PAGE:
U.S. WOMEN'S OPEN

Lin, Kim Share First-Round Lead at Damp, Chilly Pebble Beach

By David Shefter, USGA

| Jul 06, 2023 | Pebble Beach, Calif.

Lin, Kim Share First-Round Lead at Damp, Chilly Pebble Beach

A marine layer, temperatures in the 50s, and some morning mist seemed like the perfect way to start the 78th U.S. Women’s Open Championship at Pebble Beach Golf Links. Why not greet the game’s best female players with some traditional Monterey Peninsula weather.

Such was the setting on the first Thursday of July for the first female major championship ever being contested on this iconic layout. And the course more than lived up to the billing.

“I think it's absolutely right,” said Xiyu (Janet) Lin, of the People’s Republic of China, whose 4-under 68 shared the top spot on the leader board with 2018 runner-up Hyo Joo Kim. “It's been amazing this couple of days to play here, walk in the town, I love this town. I love Monterrey, the [Carmel] Valley. Everything is so nice here, so chill.

“Just think we're part of the history. I kind of told myself no matter what, this is going to be a memorable week.”

Lin and Kim, who won the 2014 Amundi Evian Championship for her lone major title, own a one-stroke lead over two-time LPGA Tour winner Leona Maguire, Hae Ran Ryu, 2021 runner-up Nasa Hataoka, 2016 USA Curtis Cup competitor Bailey Tardy, 2021 USA Curtis Cup competitor Allisen Corpuz, and amateur Aine Donegan.

Two strokes back were 2019 champion Jeongeun Lee 6, two-time runner-up Amy Yang, and collegian stars Benedetta Moresco (Alabama), of Italy, and 2022 USA Curtis Cup star Amari Avery (University of Southern California), while major champions Brooke Henderson and Patty Tavatanakit were among eight players to post 1-under 71.

Coming off a tie for third in the KPMG Women’s PGA Championship at Baltusrol Golf Club in Springfield, N.J., Lin led the field in strokes gained putting (+3.6) and in the top 15 in strokes gained short game (+1.69). She was bogey free until the par-4 ninth hole, her last of the day, when she missed a 10-footer after failing to hit the green in regulation. Lin rolled in an 18-footer for birdie on No. 4, an 8-footer on 15 and a 30-footer on No. 18.

Kim, who carded a major-championship-record 61 in the opening round of her Evian win nine years ago, got her day started by rolling in an 11-footer for birdie on the par-5 second. More birdies followed at Nos. 4, 5 and 8 before registering her lone bogey of the round on the par-4 ninth, which was the second-toughest in Round 1 (4.43). She got back to 4 under by holing a 20-footer on No. 17.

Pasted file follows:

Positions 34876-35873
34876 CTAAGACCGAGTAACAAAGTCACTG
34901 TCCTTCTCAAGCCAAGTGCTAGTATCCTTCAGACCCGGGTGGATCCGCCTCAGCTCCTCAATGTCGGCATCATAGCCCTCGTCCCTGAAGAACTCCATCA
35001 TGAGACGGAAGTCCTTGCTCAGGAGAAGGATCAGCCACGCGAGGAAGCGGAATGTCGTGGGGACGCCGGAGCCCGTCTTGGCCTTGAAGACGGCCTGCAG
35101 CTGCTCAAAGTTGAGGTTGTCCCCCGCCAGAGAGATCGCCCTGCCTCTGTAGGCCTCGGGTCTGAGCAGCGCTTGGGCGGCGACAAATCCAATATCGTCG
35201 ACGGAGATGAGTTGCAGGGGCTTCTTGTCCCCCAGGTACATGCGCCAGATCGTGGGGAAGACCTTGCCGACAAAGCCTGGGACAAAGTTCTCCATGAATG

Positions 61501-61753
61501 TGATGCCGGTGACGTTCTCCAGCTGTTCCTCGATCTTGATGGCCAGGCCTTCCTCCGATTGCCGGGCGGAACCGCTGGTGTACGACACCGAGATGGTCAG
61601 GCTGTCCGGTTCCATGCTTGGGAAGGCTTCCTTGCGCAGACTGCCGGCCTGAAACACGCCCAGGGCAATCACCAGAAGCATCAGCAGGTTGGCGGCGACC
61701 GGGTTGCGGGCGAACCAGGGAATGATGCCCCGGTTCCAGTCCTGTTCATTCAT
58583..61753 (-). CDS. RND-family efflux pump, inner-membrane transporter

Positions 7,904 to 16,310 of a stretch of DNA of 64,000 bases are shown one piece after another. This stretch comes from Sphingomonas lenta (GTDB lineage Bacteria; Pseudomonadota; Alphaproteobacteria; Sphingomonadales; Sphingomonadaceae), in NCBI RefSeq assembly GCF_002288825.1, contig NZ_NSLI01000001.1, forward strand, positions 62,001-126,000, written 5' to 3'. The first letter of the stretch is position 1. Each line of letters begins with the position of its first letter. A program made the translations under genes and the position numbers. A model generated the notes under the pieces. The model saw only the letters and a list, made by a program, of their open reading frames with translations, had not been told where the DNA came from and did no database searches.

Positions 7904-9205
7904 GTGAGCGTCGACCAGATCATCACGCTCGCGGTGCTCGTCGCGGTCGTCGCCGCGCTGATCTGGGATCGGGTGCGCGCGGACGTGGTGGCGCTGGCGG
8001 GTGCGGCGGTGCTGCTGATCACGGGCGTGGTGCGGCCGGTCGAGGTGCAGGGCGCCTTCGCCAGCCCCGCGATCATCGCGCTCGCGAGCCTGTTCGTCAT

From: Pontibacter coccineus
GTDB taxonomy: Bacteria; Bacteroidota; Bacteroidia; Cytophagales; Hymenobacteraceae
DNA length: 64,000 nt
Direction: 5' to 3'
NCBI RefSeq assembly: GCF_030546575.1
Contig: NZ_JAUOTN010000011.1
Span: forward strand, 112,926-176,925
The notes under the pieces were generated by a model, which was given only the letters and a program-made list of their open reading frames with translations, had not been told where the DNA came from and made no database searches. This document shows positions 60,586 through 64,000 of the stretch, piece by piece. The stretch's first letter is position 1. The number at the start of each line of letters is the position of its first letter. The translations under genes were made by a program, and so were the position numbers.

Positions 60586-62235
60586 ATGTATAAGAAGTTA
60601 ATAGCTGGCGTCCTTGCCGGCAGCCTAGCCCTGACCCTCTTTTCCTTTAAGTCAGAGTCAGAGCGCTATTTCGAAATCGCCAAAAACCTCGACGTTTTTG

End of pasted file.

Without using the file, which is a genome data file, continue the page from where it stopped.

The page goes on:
“Tomorrow I'll be playing in the morning, so the course conditions might be different,” said Kim. “But I will adapt as best as I can and I hope to have continuously satisfying shots.”

Tardy, 26, of Norcross, Ga., qualified for her fourth U.S. Women’s Open on May 22 in a four-hole sudden-death playoff, but first as a professional. But she failed to play the weekend in her three previous starts, the last six years ago at Trump National Golf Club in Bedminster, N.J., while she was earning All-America honors at the University of Georgia. The one-time Epson Tour winner and current LPGA Tour rookie made one of two eagles in Round 1, rolling in a 14-footer on the par-5 sixth hole after an uphill 3-wood approach from 220 yards, while adding birdies at No. 7 and 18. Her lone hiccup came on No. 16.

Donegan’s first U.S. Women’s Open began with an airline adventure while traveling from last week’s Vagliano Trophy, which Great Britain and Ireland lost by three points to Continental Europe. Her clubs didn’t arrive during the long trek from Dublin to San Francisco. And in the process, one of her two drivers got damaged. So a bogey-bogey start on Nos. 10 and 11 to her first round in a major didn’t faze the 21-year-old rising junior at Louisiana State University.

Xiyu (Janet) Lin, coming off a top-3 finish in last month's KPMG Women's PGA, continued her hot play with a 68 on Thursday at Pebble Beach. (USGA/Darren Carroll)

Xiyu (Janet) Lin, coming off a top-3 finish in last month's KPMG Women's PGA, continued her hot play with a 68 on Thursday at Pebble Beach. (USGA/Darren Carroll)

All Donegan did was hole a 96-yard approach on the 15th hole for an eagle 2, and then birdie the iconic par-3 17th to make the turn at 1-under 35. Four birdies in a five-hole stretch from No. 2 offset bogeys on Nos. 1 and 9.

Last year at Pine Needles, LSU teammate and current world No. 1 amateur Ingrid Lindblad opened with an amateur 18-hole-record 65. Chatting with Lindblad at the Vagliano Trophy, where she posted a 2-and-1 singles win, and playing a practice round with three-time champion Annika Sorenstam helped her preparation.

“The whole thing has been a bit surreal to be honest,” said Donegan, who is No. 144 in the Women’s World Amateur Golf Ranking®. “Nearly every five minutes it's like a pink-me movement. Even just walking to the putting green and young girls asking for autographs and stuff. It's like, that was me. And to do it at a place like Pebble Beach is something I'll never forget.

“On Tuesday I played 18 holes with Annika, and honestly, it was one of the best days of my life. You learn a lot from her, and at the end of the day she's the icon of the game, the GOAT.”